- Pack light! If you’re backpacking, keep your bag under 15kg. I know it’s difficult but trust me you still won’t wear everything!
The combination of next-gen smartphones, cheap flights and affordable accommodation platforms like Airbnb essentially mean anyone can be a travel blogger these days. This however also means the industry is saturated so you need to stand out. I worry bloggers will go to extreme lengths to sell themselves. With the demand for authentic travel comes to the rise of ‘dark tourism’ (travelling to places linked to death & suffering) and I don’t see this ending. It provides a great read but the blogger shouldn’t put themselves in danger in order to get themselves noticed.
Be conscious of the history
In 2013 I spent 1 month in Colombia. Who’s the main guy you want to know more about when you arrive in Medellin? Pablo Escobar of course. So I signed up for an Escobar tour. As we were standing in front of the building where he was shot dead, a local lady starting screaming at us ‘He wasn’t a hero, he was a murderer!’ She was in her 50’s so would have lived through the mayhem he caused in the early 90s. It really hit home. We were by no means celebrating him but I guess some the locals want to see the back of him. I went years before Narcos was aired on Netflix. I’d hate to know how many tours there are now and subsequently how much tension it causes between tourists and locals.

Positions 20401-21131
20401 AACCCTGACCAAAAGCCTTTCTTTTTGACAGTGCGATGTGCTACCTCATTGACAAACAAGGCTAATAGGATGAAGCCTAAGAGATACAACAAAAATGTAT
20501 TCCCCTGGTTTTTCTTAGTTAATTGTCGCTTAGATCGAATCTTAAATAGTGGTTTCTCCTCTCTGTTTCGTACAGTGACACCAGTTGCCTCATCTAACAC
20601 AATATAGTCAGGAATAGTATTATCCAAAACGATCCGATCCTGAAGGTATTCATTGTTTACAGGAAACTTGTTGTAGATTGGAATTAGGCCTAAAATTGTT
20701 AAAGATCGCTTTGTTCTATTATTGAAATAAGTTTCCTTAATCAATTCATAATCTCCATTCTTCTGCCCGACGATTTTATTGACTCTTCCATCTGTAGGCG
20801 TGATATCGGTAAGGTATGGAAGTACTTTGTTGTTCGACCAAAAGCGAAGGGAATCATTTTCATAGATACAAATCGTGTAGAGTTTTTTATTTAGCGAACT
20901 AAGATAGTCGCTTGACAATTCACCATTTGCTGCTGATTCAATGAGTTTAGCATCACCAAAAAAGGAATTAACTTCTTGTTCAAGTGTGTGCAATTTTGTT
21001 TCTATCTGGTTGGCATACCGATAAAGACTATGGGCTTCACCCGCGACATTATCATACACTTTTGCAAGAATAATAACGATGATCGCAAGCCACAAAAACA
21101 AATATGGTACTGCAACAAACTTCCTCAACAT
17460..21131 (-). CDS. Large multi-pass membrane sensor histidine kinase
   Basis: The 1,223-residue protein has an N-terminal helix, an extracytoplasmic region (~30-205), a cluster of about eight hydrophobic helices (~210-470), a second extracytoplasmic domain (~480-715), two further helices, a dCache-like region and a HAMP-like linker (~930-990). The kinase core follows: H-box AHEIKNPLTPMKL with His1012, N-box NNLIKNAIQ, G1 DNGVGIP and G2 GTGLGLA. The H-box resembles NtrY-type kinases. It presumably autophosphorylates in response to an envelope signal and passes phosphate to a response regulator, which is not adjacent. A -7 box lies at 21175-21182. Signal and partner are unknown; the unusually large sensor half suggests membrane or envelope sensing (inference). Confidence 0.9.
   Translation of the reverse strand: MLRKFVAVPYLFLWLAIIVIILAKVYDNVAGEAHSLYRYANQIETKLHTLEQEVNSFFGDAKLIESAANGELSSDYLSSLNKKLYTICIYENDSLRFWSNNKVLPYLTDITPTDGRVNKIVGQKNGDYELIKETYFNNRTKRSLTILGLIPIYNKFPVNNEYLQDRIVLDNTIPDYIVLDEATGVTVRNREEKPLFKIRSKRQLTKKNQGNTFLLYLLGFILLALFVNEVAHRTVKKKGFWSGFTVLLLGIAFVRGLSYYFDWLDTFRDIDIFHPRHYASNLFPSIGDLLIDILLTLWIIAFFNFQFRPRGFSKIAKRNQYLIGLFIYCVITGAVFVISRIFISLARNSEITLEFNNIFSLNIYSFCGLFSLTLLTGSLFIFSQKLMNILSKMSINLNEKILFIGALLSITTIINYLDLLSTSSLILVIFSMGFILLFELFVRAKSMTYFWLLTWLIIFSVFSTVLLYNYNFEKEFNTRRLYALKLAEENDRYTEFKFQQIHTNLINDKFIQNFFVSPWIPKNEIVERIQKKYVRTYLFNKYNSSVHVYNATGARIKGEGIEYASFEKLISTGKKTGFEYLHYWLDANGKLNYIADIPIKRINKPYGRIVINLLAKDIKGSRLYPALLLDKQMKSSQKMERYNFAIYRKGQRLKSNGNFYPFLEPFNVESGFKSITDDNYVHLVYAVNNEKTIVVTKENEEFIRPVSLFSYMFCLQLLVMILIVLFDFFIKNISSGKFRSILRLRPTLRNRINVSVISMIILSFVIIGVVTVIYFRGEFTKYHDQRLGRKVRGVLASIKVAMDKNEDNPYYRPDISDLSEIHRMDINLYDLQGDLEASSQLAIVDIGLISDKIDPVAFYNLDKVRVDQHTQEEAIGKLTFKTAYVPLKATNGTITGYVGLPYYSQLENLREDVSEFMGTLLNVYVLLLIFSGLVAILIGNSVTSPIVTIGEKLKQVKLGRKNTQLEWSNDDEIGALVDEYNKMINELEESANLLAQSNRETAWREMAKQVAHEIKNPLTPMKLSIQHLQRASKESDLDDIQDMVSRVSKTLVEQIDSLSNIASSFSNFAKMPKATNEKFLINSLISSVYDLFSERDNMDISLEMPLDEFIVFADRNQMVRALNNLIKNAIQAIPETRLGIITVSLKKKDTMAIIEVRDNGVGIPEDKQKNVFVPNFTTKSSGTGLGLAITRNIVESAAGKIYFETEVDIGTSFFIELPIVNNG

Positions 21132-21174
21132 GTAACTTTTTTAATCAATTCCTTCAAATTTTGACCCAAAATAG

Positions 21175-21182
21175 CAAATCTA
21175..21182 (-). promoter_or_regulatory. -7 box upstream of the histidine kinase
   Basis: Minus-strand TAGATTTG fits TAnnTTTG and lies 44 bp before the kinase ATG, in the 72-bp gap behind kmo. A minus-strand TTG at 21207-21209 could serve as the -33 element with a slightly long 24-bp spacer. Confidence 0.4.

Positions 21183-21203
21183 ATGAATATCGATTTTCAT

You can read more about Escobar’s legacy on Medellin here – https://bit.ly/2OvWLP5
Learn the local language
Jott down some key phrases. Attempting to speak the local language will go far with the locals. But be aware of ‘false friends’. On my final day in Chile, I realized I’d spent 1-month telling locals I was horny today rather than ‘It’s hot today’. At least I made them chuckle!
Don’t feed into the system
When traveling to poorer countries, give the kids food or pencils instead of money. $1 is a lot to them so many ends up skipping school because it’s a quick easy fix. Sometimes their parents will even make them skip school because that $1 will feed the family for a week. As an NGO worker pointed out, this isn’t a viable solution long-term – the younger generation need the education to acquire skills and in turn be self-sufficient, not live off tourist donations. Africa is synonymous with ‘poverty porn’.
Yes it is poor but it’s not the Aids torn continent it was in the 80’s, yet this perception lives on and it’s essentially holding them back. Also be careful when volunteering with kids. The rise of ‘voluntourism’ is problematic. You might think you’re helping the kids in that orphanage by showering them with love and affection for 3 weeks but what happens when you leave? Is it more detrimental moving forward? You’ll see the kids are happy with nothing because they know no better. Your intentions might be honorable but it’s a double-edged sword.
Short but sweet – Money will grow back, memories will not!
Follow her journey!